My Adorably Deviled Easter Egg Chicks

My Adorably Deviled Easter Egg Chicks

Last year, sometime before Easter, I came across the most adorable deviled egg chicks online. I lost track of that particular recipe but on Easter when the kids started dying eggs I knew I needed to make them. That afternoon, as suppertime approached, I looked up random deviled egg recipes and went for the most boring one hoping the kids would like it the best before whipping up these wonky but oh so adorably cute chicks. I had to share in case it's something you and yours would love too.

Pinterest-geared image showing my post's title, my main blog URL, and two images. One image is the in progress view while the bottom one shows the adorably wonky chicks.

Last Easter, as the kids dyed eggs, I remembered some adorable chicks I'd seen online and wondered if I should try my hand at making them. As suppertime approached I realized why not and jumped into gear finding a carrot, locating the last of the eye sprinkles, grabbing four decorated eggs, and quickly looked up a deviled egg recipe so I'd know what to do with the yolks. I wanted a recipe that was simple as my kids can be picky so I ultimately decided to only mix up the yolks with mayonnaise and some mustard for the color. With a vague plan in place and my tools assembled I got to work.

Word of warning: Earlier Ada had declared which egg was her favorite and that she wanted that one for breakfast. Luckily, I had also determined which one was Zoey's favorite too so I knew to leave those two alone and I confirmed I could use any other egg before charging ahead.

After selecting my eggs I carefully peeled them before carefully cutting a zig zag pattern along the center of each egg with a steak knife. Once cut I carefully wiggled the two halves until they came apart making sure to keep an eye out for any connected points. With the one half completely free I next carefully wiggled the hard yolk out of the other half. The two white shell-looking halves were placed carefully on a plate while the yolks were dropped into a bowl. Once the eggs were all cut I grabbed a fork and started mashing the yolks to make the deviled egg mixture.

Image shows a plastic egg carton in the background with four eggs on either end and four missing slots in the center. In the foreground is a plate with yolk speckled zigzagged half egg whites and a bowl of crumbly yellow to the right.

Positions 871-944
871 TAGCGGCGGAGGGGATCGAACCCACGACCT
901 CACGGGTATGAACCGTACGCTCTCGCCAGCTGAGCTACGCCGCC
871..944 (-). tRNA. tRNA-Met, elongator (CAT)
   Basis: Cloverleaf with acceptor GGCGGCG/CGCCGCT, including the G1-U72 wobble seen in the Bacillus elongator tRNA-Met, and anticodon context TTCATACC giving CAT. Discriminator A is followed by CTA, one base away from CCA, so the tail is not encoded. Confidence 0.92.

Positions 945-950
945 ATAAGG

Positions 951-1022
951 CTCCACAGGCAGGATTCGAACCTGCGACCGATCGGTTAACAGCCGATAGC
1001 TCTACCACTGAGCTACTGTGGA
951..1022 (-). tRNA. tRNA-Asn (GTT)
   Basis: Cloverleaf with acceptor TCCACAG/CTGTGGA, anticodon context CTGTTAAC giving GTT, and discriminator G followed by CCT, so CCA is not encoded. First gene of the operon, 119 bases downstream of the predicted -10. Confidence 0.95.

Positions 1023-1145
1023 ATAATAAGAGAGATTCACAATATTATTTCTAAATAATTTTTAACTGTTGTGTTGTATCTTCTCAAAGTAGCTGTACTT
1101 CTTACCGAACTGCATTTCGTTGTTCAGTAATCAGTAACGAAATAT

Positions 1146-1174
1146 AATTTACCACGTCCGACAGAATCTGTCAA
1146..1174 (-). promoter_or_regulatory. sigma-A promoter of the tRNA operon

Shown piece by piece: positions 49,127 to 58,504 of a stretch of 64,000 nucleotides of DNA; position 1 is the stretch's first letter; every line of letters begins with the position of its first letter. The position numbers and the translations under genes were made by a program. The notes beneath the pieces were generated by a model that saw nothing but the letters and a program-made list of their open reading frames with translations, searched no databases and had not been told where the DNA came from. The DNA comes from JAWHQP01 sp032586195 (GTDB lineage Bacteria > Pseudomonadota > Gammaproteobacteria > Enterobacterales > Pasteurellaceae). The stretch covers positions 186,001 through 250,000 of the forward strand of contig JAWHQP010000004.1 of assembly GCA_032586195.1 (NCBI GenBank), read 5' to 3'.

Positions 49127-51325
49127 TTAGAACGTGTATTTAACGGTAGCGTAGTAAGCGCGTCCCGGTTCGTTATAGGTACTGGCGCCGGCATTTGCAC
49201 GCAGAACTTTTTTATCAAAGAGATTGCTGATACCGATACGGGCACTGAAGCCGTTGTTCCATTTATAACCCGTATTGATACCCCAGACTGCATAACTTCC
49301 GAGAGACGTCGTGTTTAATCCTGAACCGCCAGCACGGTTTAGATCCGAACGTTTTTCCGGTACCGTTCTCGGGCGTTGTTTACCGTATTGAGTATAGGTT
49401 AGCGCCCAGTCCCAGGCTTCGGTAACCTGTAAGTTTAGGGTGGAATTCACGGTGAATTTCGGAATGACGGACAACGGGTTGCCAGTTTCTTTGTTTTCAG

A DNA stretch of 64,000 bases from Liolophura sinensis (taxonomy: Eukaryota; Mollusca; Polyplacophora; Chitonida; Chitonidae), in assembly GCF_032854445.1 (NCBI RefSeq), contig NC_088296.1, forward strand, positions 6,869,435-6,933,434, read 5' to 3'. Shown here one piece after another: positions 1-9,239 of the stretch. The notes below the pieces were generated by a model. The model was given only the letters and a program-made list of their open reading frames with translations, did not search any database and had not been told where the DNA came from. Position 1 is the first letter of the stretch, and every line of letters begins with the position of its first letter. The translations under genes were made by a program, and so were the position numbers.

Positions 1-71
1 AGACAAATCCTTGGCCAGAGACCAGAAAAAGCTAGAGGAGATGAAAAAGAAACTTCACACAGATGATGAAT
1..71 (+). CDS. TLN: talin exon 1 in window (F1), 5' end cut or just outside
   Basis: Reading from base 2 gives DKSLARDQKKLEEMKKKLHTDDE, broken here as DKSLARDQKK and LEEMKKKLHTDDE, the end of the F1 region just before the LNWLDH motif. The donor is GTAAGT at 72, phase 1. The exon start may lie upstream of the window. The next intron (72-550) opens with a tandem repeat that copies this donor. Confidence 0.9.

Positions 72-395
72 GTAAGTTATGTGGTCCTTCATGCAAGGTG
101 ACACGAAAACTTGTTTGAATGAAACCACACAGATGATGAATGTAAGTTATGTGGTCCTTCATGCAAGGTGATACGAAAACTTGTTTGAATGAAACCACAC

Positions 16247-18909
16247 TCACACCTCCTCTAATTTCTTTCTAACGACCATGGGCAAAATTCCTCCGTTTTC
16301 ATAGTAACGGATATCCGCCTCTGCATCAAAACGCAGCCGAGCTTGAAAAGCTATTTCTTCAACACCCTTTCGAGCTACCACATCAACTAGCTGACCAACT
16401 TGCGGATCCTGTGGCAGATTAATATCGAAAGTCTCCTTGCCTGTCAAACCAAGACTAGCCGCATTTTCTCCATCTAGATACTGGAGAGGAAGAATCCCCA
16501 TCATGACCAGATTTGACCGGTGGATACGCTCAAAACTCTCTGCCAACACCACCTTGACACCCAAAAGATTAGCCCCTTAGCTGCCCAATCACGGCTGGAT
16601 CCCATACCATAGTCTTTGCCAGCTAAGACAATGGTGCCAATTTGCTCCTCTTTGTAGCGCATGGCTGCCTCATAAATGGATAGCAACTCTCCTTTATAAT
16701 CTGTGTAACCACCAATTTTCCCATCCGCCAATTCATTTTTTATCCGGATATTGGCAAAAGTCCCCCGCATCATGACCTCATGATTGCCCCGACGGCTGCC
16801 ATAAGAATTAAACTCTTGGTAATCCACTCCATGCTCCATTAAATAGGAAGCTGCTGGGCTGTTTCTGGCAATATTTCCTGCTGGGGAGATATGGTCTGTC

After picking which eggs I should use I next peeled their shell off, cut them in a zigzag pattern, jimmied the three pieces apart, and crushed the yolds into a crumby mixture. 

Now it was time to make the deviled egg mixture! I knew the kids were picky and wouldn't want anything too adventurous so I only added mayonnaise with a bit of mustard for color. After mixing the ingredients together I paired up the egg halves and carefully put a quarter of the mix into each of the four bottom shells before closing it up with the top shell. Unfortunately, these didn't stay standing up so I had to lay them back down on the plate.

Once the chicks' bodies were made it was time to add the embellishments. I carefully cut one of my carrots into small triangles and gave them chick its own beak. For the eyes I went simple with some leftover eye sprinkles I had saved for special occasions such as these. And with that the devilled egg chicks were done!

Image shows a plate with four finished chicks and two pieces of egg white. To the right sits a small marbled cutting board with a knife and carrot bits. Behind it all sits a dirty white bowl with the yolk mixture remnants.
After making the devilled egg mixture I carefully filled each pair of white shells with a quarter of the mixture, cut some beaks, inserted one beak into each face, and attach two sugar eyes above each beak.
Closeup of a white plate with the four chicks laid out and touching.
Although wonky the finished chicks were loved... and then enjoyed.

I searched online after the fact to find the original recipe I vaguely remembered. Their photo is so much more adorable than mine and their eyes work so much better for their face. In case you're interested you can find them at Spend with Pennies where she uses hard-boiled eggs, mayonnaise (use less than normal to make it sturdy enough to hold the to shell), mustard (for color), beak (carrot), eyes (chia or hemp seed, bit of black olive, or black food coloring), and lettuce if you want Easter grass to serve.

Image shows a perfect little chick made with light yellow mix, small black eyes, a perfect triangular beak, and two friends on either side in the background. The bottom says
Their chick looks so adorably perfect and so clean since there's no food dye. Screenshot taken on May 12, 2023.

I'm so glad I came across this chick recipe as it was simple to make and the girls loved it. My kids love dying eggs but don't eat too many of them so this was a perfectly adorable way to use some of them up.

When making these the kids weren't actually in the kitchen so I ended up rushing the process so I could finish and surprise them before they wandered back in. Once I finished I called them over and as they were coming realized I had only made one each... and didn't have anything else for supper. Thus these were paired with a hastily thrown together snack tray and it was a perfect Easter dinner!

Whether this is planned or quickly executed like mine I hope it helps you out. If you do make them I'd love to hear how it goes, what recipe you used, what you used for the eyes, and if you made this for Easter or some other occasion.

I hope your week is going well and you're having a great day.

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